a) The militia of the United States consists of all able-bodied males at least 17 years of age and, except as provided in section 313 of title 32, under 45 years of age who are, or who have made a declaration of intention to become, citizens of the United States and of female citizens of the United States who are members of the National Guard.
b) The classes of the militia are—
- the organized militia, which consists of the National Guard and the Naval Militia; and
- the unorganized militia, which consists of the members of the militia who are not members of the National Guard or the Naval Militia
Which means that, well, pretty much everybody is in the militia, which in turn means that, in order to protect the country pretty much everybody should have military weaponry. But Bill has an answer to that too:
When that was written the world was a far different place than it is now, and the Founding Fathers could never have forseen[sic] how far the development of firearms would come in the future.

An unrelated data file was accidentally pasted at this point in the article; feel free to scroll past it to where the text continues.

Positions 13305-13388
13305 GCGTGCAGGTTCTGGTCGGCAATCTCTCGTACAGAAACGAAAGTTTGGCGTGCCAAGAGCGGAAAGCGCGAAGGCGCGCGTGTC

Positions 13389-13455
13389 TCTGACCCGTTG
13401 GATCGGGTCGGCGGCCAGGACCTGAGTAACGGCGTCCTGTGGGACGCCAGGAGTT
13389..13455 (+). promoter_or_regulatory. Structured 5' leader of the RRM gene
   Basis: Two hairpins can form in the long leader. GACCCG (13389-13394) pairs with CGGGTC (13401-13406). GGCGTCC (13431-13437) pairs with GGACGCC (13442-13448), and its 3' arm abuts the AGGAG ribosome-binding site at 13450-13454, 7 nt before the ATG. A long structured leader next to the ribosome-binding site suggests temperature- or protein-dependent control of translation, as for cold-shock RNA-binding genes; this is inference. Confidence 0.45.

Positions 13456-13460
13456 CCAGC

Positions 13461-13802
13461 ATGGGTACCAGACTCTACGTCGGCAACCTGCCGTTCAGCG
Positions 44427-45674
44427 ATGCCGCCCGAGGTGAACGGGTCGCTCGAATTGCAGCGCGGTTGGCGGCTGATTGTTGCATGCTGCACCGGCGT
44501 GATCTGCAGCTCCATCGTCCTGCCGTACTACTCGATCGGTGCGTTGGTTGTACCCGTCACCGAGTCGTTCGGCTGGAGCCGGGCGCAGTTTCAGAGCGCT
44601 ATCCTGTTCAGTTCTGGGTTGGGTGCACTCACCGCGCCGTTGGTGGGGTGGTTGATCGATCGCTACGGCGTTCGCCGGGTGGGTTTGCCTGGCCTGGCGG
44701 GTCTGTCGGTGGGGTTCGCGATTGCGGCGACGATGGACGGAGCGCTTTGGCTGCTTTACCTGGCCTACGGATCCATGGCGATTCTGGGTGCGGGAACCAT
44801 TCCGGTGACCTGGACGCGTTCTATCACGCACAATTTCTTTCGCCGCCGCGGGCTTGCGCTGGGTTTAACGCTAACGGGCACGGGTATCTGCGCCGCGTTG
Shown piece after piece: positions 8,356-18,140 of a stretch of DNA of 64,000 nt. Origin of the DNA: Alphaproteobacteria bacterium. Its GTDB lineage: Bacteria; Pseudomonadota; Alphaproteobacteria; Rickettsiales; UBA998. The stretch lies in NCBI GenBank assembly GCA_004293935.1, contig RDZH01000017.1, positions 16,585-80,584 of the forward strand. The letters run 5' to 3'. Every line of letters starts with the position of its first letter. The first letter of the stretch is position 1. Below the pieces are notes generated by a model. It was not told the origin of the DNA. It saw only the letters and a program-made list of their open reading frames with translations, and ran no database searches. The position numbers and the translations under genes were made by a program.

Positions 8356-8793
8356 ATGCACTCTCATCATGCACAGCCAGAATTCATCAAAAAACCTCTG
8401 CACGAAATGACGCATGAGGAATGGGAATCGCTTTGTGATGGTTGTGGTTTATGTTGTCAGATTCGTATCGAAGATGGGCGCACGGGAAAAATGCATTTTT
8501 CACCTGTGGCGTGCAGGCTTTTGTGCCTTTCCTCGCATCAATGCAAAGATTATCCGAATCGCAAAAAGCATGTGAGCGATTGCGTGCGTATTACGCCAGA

After all, their fathers, grandfathers, great-grandfathers and many generations before that had never seen anything but old, slow-to-load, inaccurate muzzle-loading pistols and long guns.
Ah yes, the classic “the Founders were unimaginative morons” argument. The only problem is that we have many things which were not around when the Bill of Rights was written, like television, radio, high speed printing presses, the internet, cell phones, video cell phones, Mormonism and Reform Judaism. Is Bill seriously going to try and argue that none of these are protected under the First Amendment because the Founders were too stupid to imagine their existence? Of course not! These things are all protected because the core right involved (freedom of the press and religion) is not affected by the instruments used to exercise it. Likewise the core right of keeping and bearing arms is not changed by changes in what constitute arms.